How To…

Go after it with a club:

  1. How to have a mini creation workshop
  2. How to have a write-in (or create-in)

How to have a mini creation workshop:

  1. Pick a place where you will be uninterrupted. For maximum creativity, make this a place where you don’t normally work. Do you always write in your office or kitchen? Get out of the house. Do you always go to the coffee shop? Try the park or library.
  2. Choose 1 theory book or magazine and bring 1 notebook that does NOT contain your current work. Bring other utensils (markers, pencils, pens, paints) and/or laptop, but know that you will start with your notebook.
  3. Block off two to four hours. Not so long you need a food break, not so short you won’t have time to relax and create.
  4. On location, start with ten minutes reading your theory book or magazine. If I am working on a prose novel, I like to bring In the Palm of Your Hand by Steve Kowit, a poetry guidebook. Try using a theory book or magazine that will stretch you in a different direction than your normal work.
  5. Now take ten to twenty minutes and play. Using your notebook, sketch, free write, or try an exercise recommended in your theory book or magazine. The goal is to stretch yourself and work creative muscles that haven’t been exercised in your current work.
  6. Take a ten minute break. Don’t get up! Brainstorm new works inspired by your play time or play with a knot in your current work. You could try making five different endings for your novel or practice your character’s voice.
  7. Either repeat or open your laptop and take a whack at your current work.


Have a write-in or create-in:

  1. You will need at least one other writer. I know it says writer, but honestly, you can use any other creator as long as both of you fit in one room or area. You will also need your laptop, snacks and drinks if none are provided by your chosen venue, and your chosen venue.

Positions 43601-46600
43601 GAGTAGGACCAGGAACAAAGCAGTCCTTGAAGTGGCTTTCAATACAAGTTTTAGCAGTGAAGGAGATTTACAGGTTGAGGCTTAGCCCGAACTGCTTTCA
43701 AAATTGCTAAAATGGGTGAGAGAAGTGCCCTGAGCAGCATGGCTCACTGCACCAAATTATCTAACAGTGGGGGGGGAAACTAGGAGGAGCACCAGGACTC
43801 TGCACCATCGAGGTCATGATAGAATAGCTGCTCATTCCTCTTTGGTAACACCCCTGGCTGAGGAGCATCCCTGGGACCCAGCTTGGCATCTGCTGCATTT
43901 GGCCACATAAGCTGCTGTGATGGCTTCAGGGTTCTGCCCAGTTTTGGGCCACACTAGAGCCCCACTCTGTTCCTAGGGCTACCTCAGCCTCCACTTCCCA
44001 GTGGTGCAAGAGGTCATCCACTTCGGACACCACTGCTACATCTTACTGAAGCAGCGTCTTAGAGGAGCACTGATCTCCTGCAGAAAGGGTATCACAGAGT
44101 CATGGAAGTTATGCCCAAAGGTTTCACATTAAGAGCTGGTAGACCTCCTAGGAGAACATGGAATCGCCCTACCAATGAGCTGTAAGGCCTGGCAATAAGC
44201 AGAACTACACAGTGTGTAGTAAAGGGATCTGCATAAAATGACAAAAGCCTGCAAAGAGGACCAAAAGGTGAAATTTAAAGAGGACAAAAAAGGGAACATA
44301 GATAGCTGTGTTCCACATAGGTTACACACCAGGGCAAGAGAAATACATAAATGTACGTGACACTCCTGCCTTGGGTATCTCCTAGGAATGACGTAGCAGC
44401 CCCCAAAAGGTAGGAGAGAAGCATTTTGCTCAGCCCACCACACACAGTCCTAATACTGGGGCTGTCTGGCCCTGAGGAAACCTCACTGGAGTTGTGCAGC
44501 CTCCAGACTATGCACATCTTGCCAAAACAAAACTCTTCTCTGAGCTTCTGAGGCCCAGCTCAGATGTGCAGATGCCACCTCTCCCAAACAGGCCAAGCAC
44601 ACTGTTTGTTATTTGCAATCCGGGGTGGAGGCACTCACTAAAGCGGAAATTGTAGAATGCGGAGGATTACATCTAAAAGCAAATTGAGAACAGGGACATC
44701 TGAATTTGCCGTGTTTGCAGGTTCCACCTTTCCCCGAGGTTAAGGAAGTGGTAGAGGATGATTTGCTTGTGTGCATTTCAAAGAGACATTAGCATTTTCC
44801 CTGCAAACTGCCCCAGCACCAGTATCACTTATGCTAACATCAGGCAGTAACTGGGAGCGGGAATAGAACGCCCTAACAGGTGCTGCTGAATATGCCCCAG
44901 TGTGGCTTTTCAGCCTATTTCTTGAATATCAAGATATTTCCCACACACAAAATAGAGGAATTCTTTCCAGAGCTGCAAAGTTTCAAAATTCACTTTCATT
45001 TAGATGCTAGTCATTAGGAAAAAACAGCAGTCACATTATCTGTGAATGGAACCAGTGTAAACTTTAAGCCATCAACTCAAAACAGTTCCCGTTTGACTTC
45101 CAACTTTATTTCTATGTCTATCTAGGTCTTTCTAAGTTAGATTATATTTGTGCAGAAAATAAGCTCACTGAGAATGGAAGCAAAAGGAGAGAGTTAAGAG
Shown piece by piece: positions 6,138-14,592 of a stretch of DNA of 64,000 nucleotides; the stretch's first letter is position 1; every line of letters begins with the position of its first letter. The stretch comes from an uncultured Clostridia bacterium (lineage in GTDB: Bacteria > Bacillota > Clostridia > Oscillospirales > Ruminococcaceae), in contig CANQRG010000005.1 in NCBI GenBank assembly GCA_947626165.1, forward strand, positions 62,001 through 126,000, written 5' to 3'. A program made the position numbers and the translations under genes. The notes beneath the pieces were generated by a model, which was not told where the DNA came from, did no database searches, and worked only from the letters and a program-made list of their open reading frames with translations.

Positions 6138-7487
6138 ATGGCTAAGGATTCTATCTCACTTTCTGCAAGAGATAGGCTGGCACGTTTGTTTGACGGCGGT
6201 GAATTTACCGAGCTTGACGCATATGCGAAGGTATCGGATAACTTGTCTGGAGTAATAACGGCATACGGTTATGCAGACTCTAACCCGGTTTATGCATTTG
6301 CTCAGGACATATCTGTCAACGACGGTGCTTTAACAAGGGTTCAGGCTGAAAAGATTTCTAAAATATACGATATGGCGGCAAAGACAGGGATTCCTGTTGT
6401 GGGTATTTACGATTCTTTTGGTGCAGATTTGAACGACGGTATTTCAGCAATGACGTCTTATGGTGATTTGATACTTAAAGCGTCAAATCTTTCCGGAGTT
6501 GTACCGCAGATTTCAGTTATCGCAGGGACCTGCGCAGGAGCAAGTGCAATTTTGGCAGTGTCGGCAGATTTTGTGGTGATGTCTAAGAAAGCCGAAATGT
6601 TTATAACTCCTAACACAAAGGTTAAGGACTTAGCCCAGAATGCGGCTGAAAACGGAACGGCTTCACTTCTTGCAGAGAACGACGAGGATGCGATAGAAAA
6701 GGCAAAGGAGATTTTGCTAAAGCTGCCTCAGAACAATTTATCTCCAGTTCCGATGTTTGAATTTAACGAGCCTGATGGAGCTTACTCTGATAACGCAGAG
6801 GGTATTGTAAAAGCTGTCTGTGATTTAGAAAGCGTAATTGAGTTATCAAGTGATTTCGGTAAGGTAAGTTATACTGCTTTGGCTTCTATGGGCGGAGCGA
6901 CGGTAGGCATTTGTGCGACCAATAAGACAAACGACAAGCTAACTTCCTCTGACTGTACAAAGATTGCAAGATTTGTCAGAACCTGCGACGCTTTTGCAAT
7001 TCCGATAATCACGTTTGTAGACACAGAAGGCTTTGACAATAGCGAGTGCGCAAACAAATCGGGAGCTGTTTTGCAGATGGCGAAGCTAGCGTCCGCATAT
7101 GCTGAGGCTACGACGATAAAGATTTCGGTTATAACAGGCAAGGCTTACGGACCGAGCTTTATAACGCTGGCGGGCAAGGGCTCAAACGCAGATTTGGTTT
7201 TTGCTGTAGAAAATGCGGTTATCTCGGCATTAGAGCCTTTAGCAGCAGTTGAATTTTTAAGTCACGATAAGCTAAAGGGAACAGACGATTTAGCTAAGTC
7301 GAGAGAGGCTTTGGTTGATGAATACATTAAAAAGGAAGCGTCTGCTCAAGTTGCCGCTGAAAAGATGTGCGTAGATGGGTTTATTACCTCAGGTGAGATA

2. Choose your venue wisely. If you are meeting or have invited complete strangers, make sure parking is available and that the venue and bathrooms are handicap accessible. Make sure bathrooms are available. Have outlets and powerstrips ready. Someone should have a timer if you plan to WAR. If you are meeting in a public space, ensure that you can adhere to the rules of your venue. Is it a library? You want a quiet room so you don’t disturb the other patrons. Is it a coffee shop? Everyone in your group must be prepared to purchase 1 drink per hour. Tip.
  3. Plan for roughly two hours of creativity time.
  4. At the venue, 1 person should be in charge. Don’t let the power go to your head, you are merely a minder of very creative folk for the write-in time period. This means drawing conversation back to creative topics, reminding people to WAR appropriately, keeping track of time during WAR and being encouraging to others no matter what their results of WAR are.
  5. How to WAR: at a write-in, a wordWAR is typically twenty minutes, though it can be anywhere from 10-30 minutes. 60 minutes is tortuous, but sometimes it’s good to suffer for your art. The goal is to get as many words as possible on the page when confined by a very immediate and ridiculous deadline. You have no time to listen to your inner editor. Write.
  6. You can WAR with other media, though I have not personally participated in WAR outside of wordWARs. The general guideline is that you have anywhere from 10-30 minutes to madly create without restriction. You are creating in a social atmosphere, but this is not time for talking, this is time for WAR. Create responsibly.
  7. At the end of your write-in or create-in, remember to check your area for your things. If you are holding your event in a public venue, make sure it is as it was when you entered, if not better. If you are holding your event at your home, make sure everyone who is supposed leaves does so at a reasonable time. Good luck!